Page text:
Practical Guide to Cloud Computing Version 1.2

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1 Practical Guide to Cloud Computing Version 1.2 September 26, 2011

2 Contents Practical Guide to Cloud Computing Version Acknowledgements... 4 Workgroup Leaders... 4 Core Workgroup Members... 4 Extended Workgroup Members... 4 Additional Reviewers... 4 Introduction... 5 A Rationale for Cloud Computing... 5 Why is Cloud Computing Important?... 5 Definitions of Cloud Computing... 6 The Benefits of Cloud Computing... 7 What is the Importance of Standards-Based Cloud Computing?... 8 Cloud Computing Vision... 9 Economics... 9 Elasticity... 9 Globalization IT as Service Broker Catalyst for Innovation Inclusive Computing Future Impact Roadmap for Cloud Computing Step 1: Assemble your Team Step 2: Develop Business Case and an Enterprise Cloud Strategy Step 3: Select Cloud Deployment Model(s) Step 4: Select Cloud Service Model(s) Step 5: Determine Who Will Develop, Test and Deploy the Cloud Services Step 6: Develop a Proof-of-Concept before Moving to Production Step 7: Integrate with Existing Enterprise Services Step 8: Develop and Manage Service Level Agreements Step 9: Manage the Cloud Environment Summary of Keys to Success Works Cited Additional References Copyright 2011 Cloud Standards Customer Council Page 2

3 2011 Cloud Standards Customer Council. All rights reserved. You may download, store, display on your computer, view, print, and link to the Practical Guide to Cloud Computing at the Cloud Standards Customer Council Web site subject to the following: (a) the Guidance may be used solely for your personal, informational, non-commercial use; (b) the Guidance may not be modified or altered in any way; (c) the Guidance may not be redistributed; and (d) the trademark, copyright or other notices may not be removed. You may quote portions of the Guidance as permitted by the Fair Use provisions of the United States Copyright Act, provided that you attribute the portions to the Cloud Standards Customer Council Practical Guide to Cloud Computing Version 1.0 (2011). Copyright 2011 Cloud Standards Customer Council Page 3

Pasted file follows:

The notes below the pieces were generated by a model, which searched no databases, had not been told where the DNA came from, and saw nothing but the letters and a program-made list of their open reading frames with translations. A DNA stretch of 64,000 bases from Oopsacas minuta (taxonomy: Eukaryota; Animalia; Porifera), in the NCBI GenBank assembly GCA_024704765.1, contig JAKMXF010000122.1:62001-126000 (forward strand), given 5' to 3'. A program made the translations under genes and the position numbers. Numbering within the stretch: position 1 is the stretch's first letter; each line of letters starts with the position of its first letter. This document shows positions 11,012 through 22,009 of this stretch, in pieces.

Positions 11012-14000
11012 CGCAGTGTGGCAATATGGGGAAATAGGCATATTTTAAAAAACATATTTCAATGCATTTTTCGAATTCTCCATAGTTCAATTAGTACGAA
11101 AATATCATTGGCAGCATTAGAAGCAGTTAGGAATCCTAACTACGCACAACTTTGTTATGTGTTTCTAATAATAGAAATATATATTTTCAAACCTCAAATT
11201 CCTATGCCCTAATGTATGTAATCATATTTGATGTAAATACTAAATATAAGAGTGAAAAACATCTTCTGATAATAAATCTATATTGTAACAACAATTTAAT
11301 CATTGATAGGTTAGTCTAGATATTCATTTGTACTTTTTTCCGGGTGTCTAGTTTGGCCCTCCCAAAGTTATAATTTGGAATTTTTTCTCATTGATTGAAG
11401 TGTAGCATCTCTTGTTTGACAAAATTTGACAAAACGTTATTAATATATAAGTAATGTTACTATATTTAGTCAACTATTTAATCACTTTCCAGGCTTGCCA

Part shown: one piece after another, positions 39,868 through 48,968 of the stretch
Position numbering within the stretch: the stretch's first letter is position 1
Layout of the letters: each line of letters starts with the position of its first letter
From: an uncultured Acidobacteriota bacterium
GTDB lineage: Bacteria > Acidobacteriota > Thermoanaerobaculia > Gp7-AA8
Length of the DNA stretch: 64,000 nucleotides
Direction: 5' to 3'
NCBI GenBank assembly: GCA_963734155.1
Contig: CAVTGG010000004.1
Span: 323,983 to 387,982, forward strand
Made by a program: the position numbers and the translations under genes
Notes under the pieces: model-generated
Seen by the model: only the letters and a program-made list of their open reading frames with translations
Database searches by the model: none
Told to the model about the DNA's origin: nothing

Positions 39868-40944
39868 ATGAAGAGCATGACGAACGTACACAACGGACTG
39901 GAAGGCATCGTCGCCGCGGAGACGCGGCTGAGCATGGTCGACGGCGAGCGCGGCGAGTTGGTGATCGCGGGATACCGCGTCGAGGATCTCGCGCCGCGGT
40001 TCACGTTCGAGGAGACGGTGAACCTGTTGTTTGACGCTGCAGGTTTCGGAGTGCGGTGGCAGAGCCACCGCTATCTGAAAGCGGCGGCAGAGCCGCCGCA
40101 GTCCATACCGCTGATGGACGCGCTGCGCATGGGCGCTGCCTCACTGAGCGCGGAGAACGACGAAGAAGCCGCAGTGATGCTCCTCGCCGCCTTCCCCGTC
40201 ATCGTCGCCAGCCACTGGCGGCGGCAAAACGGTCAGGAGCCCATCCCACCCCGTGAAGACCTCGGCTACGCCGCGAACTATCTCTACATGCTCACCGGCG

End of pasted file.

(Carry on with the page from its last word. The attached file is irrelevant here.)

4 Acknowledgements The Practical Guide to Cloud Computing is a collaborative effort that brings together diverse customerfocused experiences and perspectives into a single guide for IT and business leaders who are considering cloud adoption. The following participants have provided their expertise and time to this effort. Workgroup Leaders Melvin Greer (Lockheed Martin) Workgroup Chair Gurpreet Singh (Ekartha) Introduction Leader John McDonald (CloudOne Corporation) Vision Section Leader Amy Wohl (Wohl Associates) Rationale Section Leader John Meegan (IBM), Dave Russell (IBM), Keith Prabhu (Confidis) Roadmap and Key Summary Points Section Leaders Elizabeth Woodward (IBM) Lead Technical Editor Core Workgroup Members The workgroup leaders wish to recognize the following individuals for their outstanding efforts to provide content, share their expertise and ensure completeness of the Practical Guide to Cloud Computing: Anna Gabrielli (AGDesign), Larry Hofer (Cloud and Security Services), Richard Miga (Synergistic Solutions), Rick Warren (Real-Time Innovations), Nasir Balouch (IBM), Christopher Ferris (IBM), Susann Keohane (IBM), Walden Leverich (Tech Software), Yves Le Roux (CA Technologies), Kumar Pappu (VeriAgile Consulting Inc.), Dave Russell (IBM), and Steven Woodward (Cloud Perspectives). Extended Workgroup Members The workgroup leaders also wish to thank the following for taking time to provide feedback and share their perspectives on early versions of this white paper: Gurvinder Ahluwalia (IBM), Rizwan Ahmad (University of Auckland), Claude Baudoin (cebe IT & KM), Sourav Dutta (IBM), Sridhar Iyengar (IBM), Sarvani Kondeti (Mahindra Satyam), Heather Kreger (IBM), Ilina Manova (Rila Solutions EAD), Bob Marcus (ET-Strategies), Chris McCarthy (State Street Corp.), Dirk Nicol (IBM), Bala Peddigari (TCS), Keith Prabhu (Confidis Advisory Services ), Oya Sanli (PayDeg), Akash Saxena (Independent Consultant), Amy Schneider (IBM), Don Sheppard (ConCon IT Consulting), and Prasad Yendluri (Software AG). Additional Reviewers The following reviewers provided feedback on the Practical Guide to Cloud Computing: Daniel Berg, Brian Butte, Pamela Isom, Anshu Kak, Georgios Michalakidis, Wendy Perilli, Andi Snow-Weaver, Sriram Subraramian, Patricia Sullivan, and Shunguo Yan. Copyright 2011 Cloud Standards Customer Council Page 4